25 June 2015
Guest Post – ‘What Next After The Election?’ – John Golding
UKIP attracted a respectable number of votes at the General Election and even managed to attain total control over Thanet district council, (Update October 2015 - Ukip lost control of Thanet after a series of resignations and defections) but it still wasn’t the groundbreaking result they had been so confident of.
Farage’s resignation and subsequent decision to salvage what remained of his tarnished career by compelling the party’s NEC to keep him on regardless has triggered a rather messy ongoing internal civil war, and no amount of secretly whipping his underlings to declare undying loyalty is going to rescue his flagging career.
That’s not to say anti-racists can simply pack up and move on though. It should be noted that UKIP was only a couple of percentage points behind hoovering up numerous seats, coming second in 120 constituencies and third in many more.
In Thurrock, it was only one percentage point between Labour and the Tories – a 24% surge on its result back in 2010. It was also a close runner-up in a number of working-class regions, receiving 30% of votes in Rotherham where it hijacked a child abuse scandal to promulgate its polarising message.
Despite positioning itself to the Right of the Conservative Party (and eating into the Tory vote) UKIP was unsuccessful in its ultimate objective to seize a number of Tory-held seats.
Nor did it manage to make any considerable gains in Labour-held seats as some commentators were predicting, although its valiant attempt to exploit a widespread feeling that the Labour Party no longer represents working class people increased support in a remarkable number of Labour-held seats.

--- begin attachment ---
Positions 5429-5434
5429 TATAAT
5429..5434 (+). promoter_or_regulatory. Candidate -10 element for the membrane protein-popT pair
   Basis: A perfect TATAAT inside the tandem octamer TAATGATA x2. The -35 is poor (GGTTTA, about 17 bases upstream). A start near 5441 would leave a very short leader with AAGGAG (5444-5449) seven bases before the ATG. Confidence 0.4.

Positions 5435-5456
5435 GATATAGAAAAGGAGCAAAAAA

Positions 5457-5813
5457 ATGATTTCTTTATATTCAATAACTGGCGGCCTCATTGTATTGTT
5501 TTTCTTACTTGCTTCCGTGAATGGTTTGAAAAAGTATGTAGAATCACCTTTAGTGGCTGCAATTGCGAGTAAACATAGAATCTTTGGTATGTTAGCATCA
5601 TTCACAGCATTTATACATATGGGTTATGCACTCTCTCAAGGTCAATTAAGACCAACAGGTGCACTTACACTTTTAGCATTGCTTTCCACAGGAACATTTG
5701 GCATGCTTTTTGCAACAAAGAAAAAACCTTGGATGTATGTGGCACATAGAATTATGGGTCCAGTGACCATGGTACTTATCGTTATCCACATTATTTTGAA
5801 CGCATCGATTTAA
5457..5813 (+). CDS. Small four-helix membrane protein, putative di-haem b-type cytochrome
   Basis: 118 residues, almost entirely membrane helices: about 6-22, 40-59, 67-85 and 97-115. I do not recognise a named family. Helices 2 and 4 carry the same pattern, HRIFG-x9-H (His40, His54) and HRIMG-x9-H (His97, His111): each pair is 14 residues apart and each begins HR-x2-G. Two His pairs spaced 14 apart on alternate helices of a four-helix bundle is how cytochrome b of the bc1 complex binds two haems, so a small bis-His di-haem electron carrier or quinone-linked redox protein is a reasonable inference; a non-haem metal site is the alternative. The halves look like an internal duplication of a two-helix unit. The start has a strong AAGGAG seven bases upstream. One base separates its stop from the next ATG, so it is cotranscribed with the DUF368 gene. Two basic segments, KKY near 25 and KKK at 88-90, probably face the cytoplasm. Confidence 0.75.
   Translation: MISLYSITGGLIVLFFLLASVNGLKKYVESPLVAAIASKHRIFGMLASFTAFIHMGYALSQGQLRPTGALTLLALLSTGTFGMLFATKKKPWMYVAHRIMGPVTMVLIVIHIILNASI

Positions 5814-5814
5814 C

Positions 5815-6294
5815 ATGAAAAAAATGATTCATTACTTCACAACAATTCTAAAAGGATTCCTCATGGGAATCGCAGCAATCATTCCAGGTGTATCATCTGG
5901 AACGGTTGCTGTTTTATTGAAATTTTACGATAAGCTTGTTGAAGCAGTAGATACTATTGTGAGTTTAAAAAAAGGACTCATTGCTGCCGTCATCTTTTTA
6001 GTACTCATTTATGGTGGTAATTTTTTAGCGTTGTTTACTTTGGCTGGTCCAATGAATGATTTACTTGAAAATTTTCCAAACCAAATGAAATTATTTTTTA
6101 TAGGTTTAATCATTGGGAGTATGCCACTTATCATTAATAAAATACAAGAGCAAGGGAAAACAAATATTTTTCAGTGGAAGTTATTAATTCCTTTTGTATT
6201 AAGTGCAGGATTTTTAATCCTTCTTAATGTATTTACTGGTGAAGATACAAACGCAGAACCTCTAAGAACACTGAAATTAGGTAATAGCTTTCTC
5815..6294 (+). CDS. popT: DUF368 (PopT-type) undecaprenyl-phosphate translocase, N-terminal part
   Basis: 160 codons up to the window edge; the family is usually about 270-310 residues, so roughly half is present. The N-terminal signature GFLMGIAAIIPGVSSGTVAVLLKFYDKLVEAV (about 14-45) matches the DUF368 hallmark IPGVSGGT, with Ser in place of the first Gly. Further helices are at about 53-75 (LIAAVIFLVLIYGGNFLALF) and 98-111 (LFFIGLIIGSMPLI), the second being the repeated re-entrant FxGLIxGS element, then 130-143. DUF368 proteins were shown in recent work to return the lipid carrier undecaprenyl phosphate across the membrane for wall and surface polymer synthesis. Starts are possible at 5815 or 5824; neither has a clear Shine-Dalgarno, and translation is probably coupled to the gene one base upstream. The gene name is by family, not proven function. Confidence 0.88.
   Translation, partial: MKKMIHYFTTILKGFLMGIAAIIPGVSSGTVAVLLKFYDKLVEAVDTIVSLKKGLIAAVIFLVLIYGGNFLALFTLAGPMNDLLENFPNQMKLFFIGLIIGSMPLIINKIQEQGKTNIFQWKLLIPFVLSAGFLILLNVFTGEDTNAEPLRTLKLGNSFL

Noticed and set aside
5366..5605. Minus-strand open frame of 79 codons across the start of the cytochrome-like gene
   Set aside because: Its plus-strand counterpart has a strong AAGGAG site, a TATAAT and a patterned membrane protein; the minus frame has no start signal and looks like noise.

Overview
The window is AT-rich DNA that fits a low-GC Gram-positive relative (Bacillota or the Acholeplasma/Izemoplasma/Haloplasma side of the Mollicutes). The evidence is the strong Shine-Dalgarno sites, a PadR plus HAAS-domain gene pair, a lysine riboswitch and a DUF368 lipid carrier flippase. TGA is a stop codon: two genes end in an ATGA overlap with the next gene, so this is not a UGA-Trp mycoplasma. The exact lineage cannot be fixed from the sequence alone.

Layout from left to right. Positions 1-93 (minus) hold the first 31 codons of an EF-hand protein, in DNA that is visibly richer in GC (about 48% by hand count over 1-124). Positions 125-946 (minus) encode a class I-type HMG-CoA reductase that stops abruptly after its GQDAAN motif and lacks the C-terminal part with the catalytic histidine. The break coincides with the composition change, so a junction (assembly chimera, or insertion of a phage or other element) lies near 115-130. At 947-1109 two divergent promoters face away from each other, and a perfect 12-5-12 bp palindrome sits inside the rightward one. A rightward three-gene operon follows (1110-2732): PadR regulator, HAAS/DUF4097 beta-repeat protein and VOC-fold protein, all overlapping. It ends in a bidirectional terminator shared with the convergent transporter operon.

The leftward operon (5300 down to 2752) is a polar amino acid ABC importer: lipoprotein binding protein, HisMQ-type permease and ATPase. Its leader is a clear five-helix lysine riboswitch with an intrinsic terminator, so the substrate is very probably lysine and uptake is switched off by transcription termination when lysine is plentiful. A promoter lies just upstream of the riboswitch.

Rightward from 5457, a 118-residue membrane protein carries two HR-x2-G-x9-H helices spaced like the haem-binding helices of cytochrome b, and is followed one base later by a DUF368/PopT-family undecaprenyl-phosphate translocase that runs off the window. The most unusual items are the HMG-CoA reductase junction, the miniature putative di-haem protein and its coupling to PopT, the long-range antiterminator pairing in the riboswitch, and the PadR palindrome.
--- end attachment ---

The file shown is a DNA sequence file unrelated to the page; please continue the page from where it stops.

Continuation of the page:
New Labour’s much-criticised embrace of corporatist dogma has opened the door for UKIP – which of course is predominantly propped up by shady hedge fund billionaires using tax havens to hide their ill-gotten gains – to criticise it for being too friendly towards big business!
Labour’s depressingly predictable reply to the self-ascribed ‘People’s Army’ was to legitimise UKIP’s vindictive campaign of racist, anti-migrant rhetoric by trying to out-Kipper them with talk of ‘tougher migration controls’.
Its stubborn refusal to learn any lessons from the SNP (who were offering an anti-austerity and anti-racist alternative) proved its undoing in Scotland but frustratingly, many within the party ranks appear to be under the irresponsible illusion that voters want it to ape UKIP’s racism instead of working to expose the ridiculous falsehood of its ‘anti-establishment’ radicalism.
There is no alternative under the false “choice” of Labour, the Tories or UKIP; we need a new party to put workers from all walks of life first rather than seeking to divide and rule us.